June 29, 2001.
(not in ranked order)
Improper Conduct (Mauvaise Conduite) (1984) is co-directed by the legendary Catlán cinematographer Néstor Almendros (Days of Heaven, Chloe in the Afternoon) and Cuban writer Orlando Jiménez Leal. The film explores the repression of homosexuals and intellectuals by the Castro dictatorship. Especially notable is footage of Reinaldo Arenas, author of the recently (and gorgeously!) filmed memoir, Before Night Falls.
Marlon Riggs’ Tongues Untied (1991) is perhaps the most adventurous documentary about gay experiences, specifically African American gay experiences. After playing with “gay black” or “black gay,” it reaches the conclusion that the question is as sensible as asking which testicle is more important. There is some searing material, especially poet Essex Hemphill’s performances, and considerable “laugh to keep from crying” mordant humor. This is, indeed, a hallmark of the films on this list. (I haven’t seen it recently, and don’t know how dated the snap “voguing” may seem.)
One of my favorites that is, alas, little distributed is Sis: The Perry Watkins Show (1993) about a black career soldier who had been openly gay through several tours of duty. Ejecting him from the U.S. Army was opposed by all of those who had commanded him and the courts ruled in his favor, accepting the argument that he had not concealed his homosexuality and the army had allowed him to re-enlist two or three times before. The USA and Turkey are the only NATO countries that ban open homosexuals from military service. Watkins showed that even the U.S. Army could function with an open—indeed flamboyant— queen in the ranks. Aside from making that point, the film is very funny, including interviews of family members and former commanders.
There is considerable humor in the four documentaries made by Rob Epstein on my list, although one is about Nazi concentration camps for homosexuals, one about an assassinated gay politician, one about AIDS, and the last about homophobia.
The horror of the round-ups and concentrating of pink-triangle prisoners is not slighted in Paragraph 175. (The title indexes the part of the Prussian legal code that made sodomy a crime; it was retained not only by the Third Reich but by both postwar German governments through the 1960s.) All but one of the half dozen (or 7?) still- (then-) surviving pink-triangle prisoners agreed to be interviewed on film.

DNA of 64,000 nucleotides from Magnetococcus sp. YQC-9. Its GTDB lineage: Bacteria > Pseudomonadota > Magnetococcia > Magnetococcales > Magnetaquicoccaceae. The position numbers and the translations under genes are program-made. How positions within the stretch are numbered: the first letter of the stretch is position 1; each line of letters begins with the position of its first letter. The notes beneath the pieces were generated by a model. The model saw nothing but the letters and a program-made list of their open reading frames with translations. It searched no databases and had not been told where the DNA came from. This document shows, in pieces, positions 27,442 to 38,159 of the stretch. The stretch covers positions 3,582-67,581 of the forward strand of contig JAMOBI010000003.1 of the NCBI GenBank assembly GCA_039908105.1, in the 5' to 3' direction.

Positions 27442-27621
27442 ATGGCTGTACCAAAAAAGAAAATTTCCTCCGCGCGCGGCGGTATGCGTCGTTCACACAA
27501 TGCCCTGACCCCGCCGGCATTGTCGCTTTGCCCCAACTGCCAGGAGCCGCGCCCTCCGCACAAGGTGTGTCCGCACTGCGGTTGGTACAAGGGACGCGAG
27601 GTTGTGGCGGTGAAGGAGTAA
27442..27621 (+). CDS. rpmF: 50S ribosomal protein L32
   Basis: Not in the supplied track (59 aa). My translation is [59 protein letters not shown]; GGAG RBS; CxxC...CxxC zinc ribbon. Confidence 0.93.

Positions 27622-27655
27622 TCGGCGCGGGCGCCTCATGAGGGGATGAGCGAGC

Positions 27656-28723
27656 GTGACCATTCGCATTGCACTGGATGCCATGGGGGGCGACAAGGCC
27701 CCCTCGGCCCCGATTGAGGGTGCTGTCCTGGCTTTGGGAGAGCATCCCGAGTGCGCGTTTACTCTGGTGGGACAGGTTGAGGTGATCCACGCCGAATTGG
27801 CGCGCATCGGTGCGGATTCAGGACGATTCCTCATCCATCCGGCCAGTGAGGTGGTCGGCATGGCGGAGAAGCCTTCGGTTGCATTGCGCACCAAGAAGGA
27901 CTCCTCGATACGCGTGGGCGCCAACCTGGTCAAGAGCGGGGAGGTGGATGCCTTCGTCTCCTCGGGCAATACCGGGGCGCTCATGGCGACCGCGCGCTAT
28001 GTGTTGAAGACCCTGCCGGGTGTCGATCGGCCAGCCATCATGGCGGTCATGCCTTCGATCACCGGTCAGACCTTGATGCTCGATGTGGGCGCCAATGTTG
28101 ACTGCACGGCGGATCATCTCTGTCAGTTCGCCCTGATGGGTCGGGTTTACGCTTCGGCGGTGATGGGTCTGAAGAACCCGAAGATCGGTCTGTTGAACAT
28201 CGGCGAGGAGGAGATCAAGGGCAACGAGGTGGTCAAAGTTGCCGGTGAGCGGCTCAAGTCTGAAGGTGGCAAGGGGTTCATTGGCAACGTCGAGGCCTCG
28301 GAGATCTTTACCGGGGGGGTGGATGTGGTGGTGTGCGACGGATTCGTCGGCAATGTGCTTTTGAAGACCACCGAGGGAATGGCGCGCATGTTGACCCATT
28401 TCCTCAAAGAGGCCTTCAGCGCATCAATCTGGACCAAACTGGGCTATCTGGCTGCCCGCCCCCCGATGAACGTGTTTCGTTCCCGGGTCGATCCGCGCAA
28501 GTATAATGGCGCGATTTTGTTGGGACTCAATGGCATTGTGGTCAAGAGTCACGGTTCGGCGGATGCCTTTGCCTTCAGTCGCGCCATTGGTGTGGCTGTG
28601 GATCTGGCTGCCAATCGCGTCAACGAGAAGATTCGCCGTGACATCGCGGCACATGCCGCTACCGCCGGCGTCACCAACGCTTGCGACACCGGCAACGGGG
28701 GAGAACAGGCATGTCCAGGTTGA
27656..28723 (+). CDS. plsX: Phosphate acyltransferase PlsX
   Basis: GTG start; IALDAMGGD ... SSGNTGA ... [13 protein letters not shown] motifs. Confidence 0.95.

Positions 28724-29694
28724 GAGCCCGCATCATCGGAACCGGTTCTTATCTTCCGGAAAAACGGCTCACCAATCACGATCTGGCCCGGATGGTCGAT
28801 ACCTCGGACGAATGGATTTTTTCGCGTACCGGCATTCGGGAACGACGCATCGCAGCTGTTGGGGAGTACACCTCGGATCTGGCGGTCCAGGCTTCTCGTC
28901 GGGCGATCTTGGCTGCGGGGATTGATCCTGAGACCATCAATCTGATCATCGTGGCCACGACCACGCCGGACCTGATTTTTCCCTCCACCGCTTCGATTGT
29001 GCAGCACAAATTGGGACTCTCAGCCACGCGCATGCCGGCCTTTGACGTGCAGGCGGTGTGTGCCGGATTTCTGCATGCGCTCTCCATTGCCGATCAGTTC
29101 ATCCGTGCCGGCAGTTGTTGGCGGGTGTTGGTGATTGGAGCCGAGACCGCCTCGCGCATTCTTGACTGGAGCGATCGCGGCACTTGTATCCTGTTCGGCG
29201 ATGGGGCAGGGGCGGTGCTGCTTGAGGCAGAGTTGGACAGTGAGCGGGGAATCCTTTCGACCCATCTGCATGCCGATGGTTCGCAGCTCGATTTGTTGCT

The most memorable part is absurdist and heartbreaking recounting of Gad Beck, a Jewish man active in the Berlin resistance who borrowed a Hitler Youth uniform, went into the police station where his Jewish lover and that man’s family were being held before being shipped off to a death camp, and extracted his lover. (However, the lover felt he needed to stay with his family to try to protect them and went back to his death. The story is also told in Beck’s recent book An Underground Life: Memoirs of a Gay Jew in Nazi Berlin.)
Harvey Milk had an often self-mocking sense of humor. His assassin claimed that it was Milk’s smirk that drove him to shoot him after he assassinated San Francisco’s mayor (though it is clear he planned to assassinate Moscone, Milk, and another supervisor when he entered City Hall through a window to avoid the metal detectors). The Times of Harvey Milk (1984) shows the silent candle-lit march that occurred the night of the assassinations and the White Night riots when assassin Dan White’s exceptionally lenient sentence was handed down. But it also recalls the randy life-affirming queen.
The AIDS Show (1986) records a set of sketches relating to AIDS that was developed at San Francisco’s Theatre Rhinoceros in the early days of the AIDS epidemic. It, too, mixes heartbreak and gallows humor.
The Celluloid Closet (1995) contains some absurdities from the Hollywood past including some flamboyant unmasculine retainers and many sinister homosexual villains…and my first picture of gay life, the bar from hell from Otto Preminger’s 1962 Advise and Consent. (I saw Vito Russo’s slide-show that preceded his book, and preferred it, but he was not alive to provide the narration for the film.)
Coming Out Under Fire (1994), directed by Arthur Dong and based on Alan Bérubé’s book, excavates gay and lesbian participation in World War II. Again, what I remember best is the gallows humor, this time Pat Bond’s recollection of postwar witch hunts to extirpate lesbians from the armed services.
Pat Bond was one of the memorable talking heads in the pioneer documentary Word Is Out (1978) directed by Peter Adair. Longer version of the interviews are available in book form. The most chilling part is San Francisco attorney Rick Stokes’ account of shock therapy administered to “cure” him of homosexuality during his adolescence (in Oklahoma, if I remember correctly). Although some regard the film as overly earnest, I think that it was very important in showing a range of class and race-ethnicity among lesbians and gay men.
It’s Elementary: Talking about Gay Issues in School (1996), directed by Debra Chasnoff and Helen Cohen, explores discussing the existence of gay and lesbian people in grades one through eight in six U.S. schools. What the children say often astounds the teachers. They know more than adults imagine they know, although (like adults!) not all of what they know is true.
Last Call at Maud’s (1993), directed by Paris Poirier, recalls a San Francisco lesbian bar that operated between 1966 and 1989 by Ricky Streicher. She was an engaging host, and patrons remember her place with fondness. Even the anti-bar lesbian activists forget their critiques of alcohol and “promiscuity” to wax nostalgic.
published on epinions, 29 June 2001
©2001, 2016, Stephen O. Murray